I’d say something along the lines of “fans can write their fanfic as gay as they want it to be” but, to be honest, fanfic is not the guarantee we think it is. A lot of people take their creative freedom for granted these days. The idea of fanfiction existing as it is now was unthinkable back then. No one would have said anything even close to that.

No, the Sides in this ruckus weren’t so noble.

See, almost everyone who was mad at each other over this was straight.

These were Homophobic and Proud Straight Fans fighting with MLM-Fetishizing Yaoi Fans.

It was a vicious cycle and both sides were as wrong as they were right. (Put down your pitchforks I’ll explain in a sec)

On the one hand, the Homophobic and Proud straight fans would cite authorial intent and ‘moral superiority’ as reasons why fanfiction Shouldn’t Be Gay.

On the other, MLM-Fetishizing Yaoi Fans correctly called foul on Hartman’s homophobia, but in response flooded deviantart and ffn (AO3 didn’t exist yet) with yaoi.

Now, for those of my followers who are too young to have really seen Danny Phantom, here’s a tidbit of information:

Danny Fenton has two best friends (Sam and Tucker), a sister (Jazz), a clone-sister (Dani), and another main friend who sometimes wants to kill him but when he’s not a ghost she wants to smooch him (Valerie. It’s hard to explain). Excluding the sister and the clone-sister, that leaves Sam Tucker and Valerie as the main potential love interests, as they are all reasonably attractive, form close bonds with the main character, and are all Danny’s age (remind me to go into detail on the Fandom Hierarchy of Attraction later).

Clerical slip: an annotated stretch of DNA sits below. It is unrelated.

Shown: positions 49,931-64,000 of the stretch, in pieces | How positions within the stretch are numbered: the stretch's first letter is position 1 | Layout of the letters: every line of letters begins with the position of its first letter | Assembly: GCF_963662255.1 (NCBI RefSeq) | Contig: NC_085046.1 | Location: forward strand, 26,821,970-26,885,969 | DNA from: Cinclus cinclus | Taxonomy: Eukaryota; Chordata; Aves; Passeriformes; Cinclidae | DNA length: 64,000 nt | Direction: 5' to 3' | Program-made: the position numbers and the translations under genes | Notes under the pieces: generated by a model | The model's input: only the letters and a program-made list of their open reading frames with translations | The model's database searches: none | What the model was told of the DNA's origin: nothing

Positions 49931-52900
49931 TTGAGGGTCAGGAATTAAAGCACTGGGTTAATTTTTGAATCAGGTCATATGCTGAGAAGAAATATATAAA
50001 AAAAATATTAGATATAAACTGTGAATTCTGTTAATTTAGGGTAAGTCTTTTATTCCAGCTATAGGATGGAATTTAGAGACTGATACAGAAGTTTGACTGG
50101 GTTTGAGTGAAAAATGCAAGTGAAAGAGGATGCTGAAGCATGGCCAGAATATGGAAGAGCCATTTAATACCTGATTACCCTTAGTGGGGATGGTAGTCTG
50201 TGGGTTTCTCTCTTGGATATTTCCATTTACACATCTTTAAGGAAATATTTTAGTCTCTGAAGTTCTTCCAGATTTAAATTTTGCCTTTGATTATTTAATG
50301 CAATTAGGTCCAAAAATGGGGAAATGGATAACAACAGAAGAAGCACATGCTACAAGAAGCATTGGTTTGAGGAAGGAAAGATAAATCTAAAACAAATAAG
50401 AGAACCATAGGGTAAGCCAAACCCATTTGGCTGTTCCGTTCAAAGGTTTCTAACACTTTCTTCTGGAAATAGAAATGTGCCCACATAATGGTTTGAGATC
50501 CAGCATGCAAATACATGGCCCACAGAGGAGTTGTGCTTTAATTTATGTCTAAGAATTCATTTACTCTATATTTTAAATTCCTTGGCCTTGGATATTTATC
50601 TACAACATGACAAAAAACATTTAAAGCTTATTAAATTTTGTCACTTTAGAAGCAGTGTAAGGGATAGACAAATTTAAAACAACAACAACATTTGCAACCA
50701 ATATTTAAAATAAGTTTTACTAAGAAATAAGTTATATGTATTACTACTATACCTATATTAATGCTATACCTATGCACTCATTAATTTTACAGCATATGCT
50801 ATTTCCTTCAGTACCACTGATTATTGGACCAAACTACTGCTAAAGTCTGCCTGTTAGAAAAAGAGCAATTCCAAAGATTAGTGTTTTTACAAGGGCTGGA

So naturally, most of the Homophobic and Proud shippers shipped Danny with either Sam or Valerie, both of whom got some nice canon interactions. It should be noted that Valerie is black and for some reason more people ship Danny with Sam, who is white but also Early 2000s Jewish, which is to say: you would never know she was Jewish unless you watched the holiday episode, so she’s at the very least white-passing. Read into that what you will.

So you’d think that the MLM-Fetishizing Yaoi Fans would have adored Danny and Tucker right? Wrong. Tucker is also black, therefore, no one really shipped him with anyone (sometimes Valerie, sometimes Dani, who is biologically about 12 but also a clone so she’s actually maybe about six months old). Nah, the yaoi fangirls just loved shipping Danny, a 14 year old, with the main villain, a man named Vlad who is literally old enough to be Danny’s dad. Vlad’s entire character arc revolves around him trying to kill Danny’s actual dad, marry his mom, and become his new dad.

Essentially, all the actually gay people in the fandom got pushed to the sidelines as any cries of homophobia from our supposed ‘allies’ were met with ‘you literally ship a 14 year old kid with a 40 year old man and we’re not listening to you.’  so excuse me for not liking incest shippers who do the same thing

This lasted for years. I think it finally died down around 2010, 2012 maybe? It went on for a while though.

And it all started because Hartman couldn’t keep his homophobic mouth shut.